Certification of Identity for Canada

Thousands of Canadians move to Australia each and every year.  So too, many move back home.  This usually means that an increasing number of people need the services of a Notary Public to help them buy and sell real estate back in Canada.

Canada is a unique country for very many reasons, but legally speaking, its common law system is a mixture, just as is its language is influenced by both English and French. This usually means that requirements differ depending on which part of the country the real estate lies. The requirements will usually be guided and determined by the local Canadian Solicitor or Conveyancer who will, undoubtedly, provide the documentation that you will need to sign for the sale or purchase.

In this way, one must still be able to prove that the identity of the person signing the documents matches the identity of the person legally entitled to transact the sale or purchase. This is one of the continual challenges of the buying and selling process which you face when you are away from Canada.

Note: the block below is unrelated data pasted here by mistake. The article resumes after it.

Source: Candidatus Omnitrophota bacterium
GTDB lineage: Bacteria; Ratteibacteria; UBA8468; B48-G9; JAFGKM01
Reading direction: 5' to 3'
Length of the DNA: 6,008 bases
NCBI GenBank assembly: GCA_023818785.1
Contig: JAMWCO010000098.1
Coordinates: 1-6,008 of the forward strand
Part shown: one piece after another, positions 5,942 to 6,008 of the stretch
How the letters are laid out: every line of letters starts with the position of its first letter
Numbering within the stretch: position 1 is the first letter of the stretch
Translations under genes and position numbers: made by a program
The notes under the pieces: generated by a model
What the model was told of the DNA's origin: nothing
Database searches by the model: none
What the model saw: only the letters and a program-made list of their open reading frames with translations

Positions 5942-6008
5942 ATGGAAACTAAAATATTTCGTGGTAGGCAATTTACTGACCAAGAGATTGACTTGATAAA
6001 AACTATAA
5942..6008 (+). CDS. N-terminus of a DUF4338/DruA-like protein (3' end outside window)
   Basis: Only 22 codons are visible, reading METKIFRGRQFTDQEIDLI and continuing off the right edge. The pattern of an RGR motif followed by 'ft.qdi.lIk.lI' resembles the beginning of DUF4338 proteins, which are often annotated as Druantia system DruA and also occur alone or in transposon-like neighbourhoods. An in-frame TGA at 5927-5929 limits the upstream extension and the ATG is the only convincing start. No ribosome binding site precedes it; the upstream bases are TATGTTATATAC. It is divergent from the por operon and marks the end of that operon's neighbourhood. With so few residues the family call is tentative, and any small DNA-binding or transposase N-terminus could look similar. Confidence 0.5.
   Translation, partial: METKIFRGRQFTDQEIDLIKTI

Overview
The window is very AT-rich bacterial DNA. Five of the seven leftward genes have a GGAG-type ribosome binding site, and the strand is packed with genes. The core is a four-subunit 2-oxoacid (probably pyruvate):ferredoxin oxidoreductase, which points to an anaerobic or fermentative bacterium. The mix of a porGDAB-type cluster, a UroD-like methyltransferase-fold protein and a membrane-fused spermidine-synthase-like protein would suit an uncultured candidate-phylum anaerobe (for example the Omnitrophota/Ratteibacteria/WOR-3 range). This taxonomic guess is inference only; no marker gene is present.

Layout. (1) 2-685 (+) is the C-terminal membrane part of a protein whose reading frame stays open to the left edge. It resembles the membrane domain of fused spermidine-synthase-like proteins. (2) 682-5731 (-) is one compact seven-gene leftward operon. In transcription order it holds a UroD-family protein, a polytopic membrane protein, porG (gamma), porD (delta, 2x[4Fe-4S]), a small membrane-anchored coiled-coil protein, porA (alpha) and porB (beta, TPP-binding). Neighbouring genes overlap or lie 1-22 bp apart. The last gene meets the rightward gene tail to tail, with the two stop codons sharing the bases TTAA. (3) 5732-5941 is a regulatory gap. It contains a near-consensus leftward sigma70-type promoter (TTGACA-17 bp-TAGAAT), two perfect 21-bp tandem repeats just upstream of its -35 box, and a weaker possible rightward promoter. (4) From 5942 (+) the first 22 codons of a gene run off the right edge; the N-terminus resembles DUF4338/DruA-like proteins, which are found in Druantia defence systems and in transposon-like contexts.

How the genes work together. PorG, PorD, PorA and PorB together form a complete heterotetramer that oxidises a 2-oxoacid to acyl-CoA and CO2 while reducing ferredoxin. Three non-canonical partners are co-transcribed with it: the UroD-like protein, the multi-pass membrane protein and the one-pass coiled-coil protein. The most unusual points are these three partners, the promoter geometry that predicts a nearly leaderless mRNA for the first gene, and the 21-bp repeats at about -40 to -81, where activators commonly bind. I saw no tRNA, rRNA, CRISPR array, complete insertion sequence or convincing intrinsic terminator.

I assist many individuals, couples and corporations in proving and certifying their identity in order to proceed with such sales or purchases.  Notaries are usually recognised back in Canada as being able to perform such a role.

It is important that you bring to your appointment:

  • 100 points of ID (Passport, Driver’s licence, Utility Bills, Medicare, health insurance documents etc).
  • The instructions from your Canadian Solicitor or Conveyancer.
  • All the documents that are to be signed in front of the Notary including contracts, Declarations and Affidavits.

Fees are determined by the time it takes to notarise such documents, unlike what many Notaries do, namely, charging by the number of documents needing to be signed. Naturally, with most real estate transactions there are quite a number of documents.

Please do not hesitate to get in touch with this Office if you need further assistance or advice in relation to what needs to be done.  But please understand that your first point of contact for the requirements of this process is your Canadian Solicitor or Conveyancer  – they are the ones who are well-versed in the local regulations and real estate laws.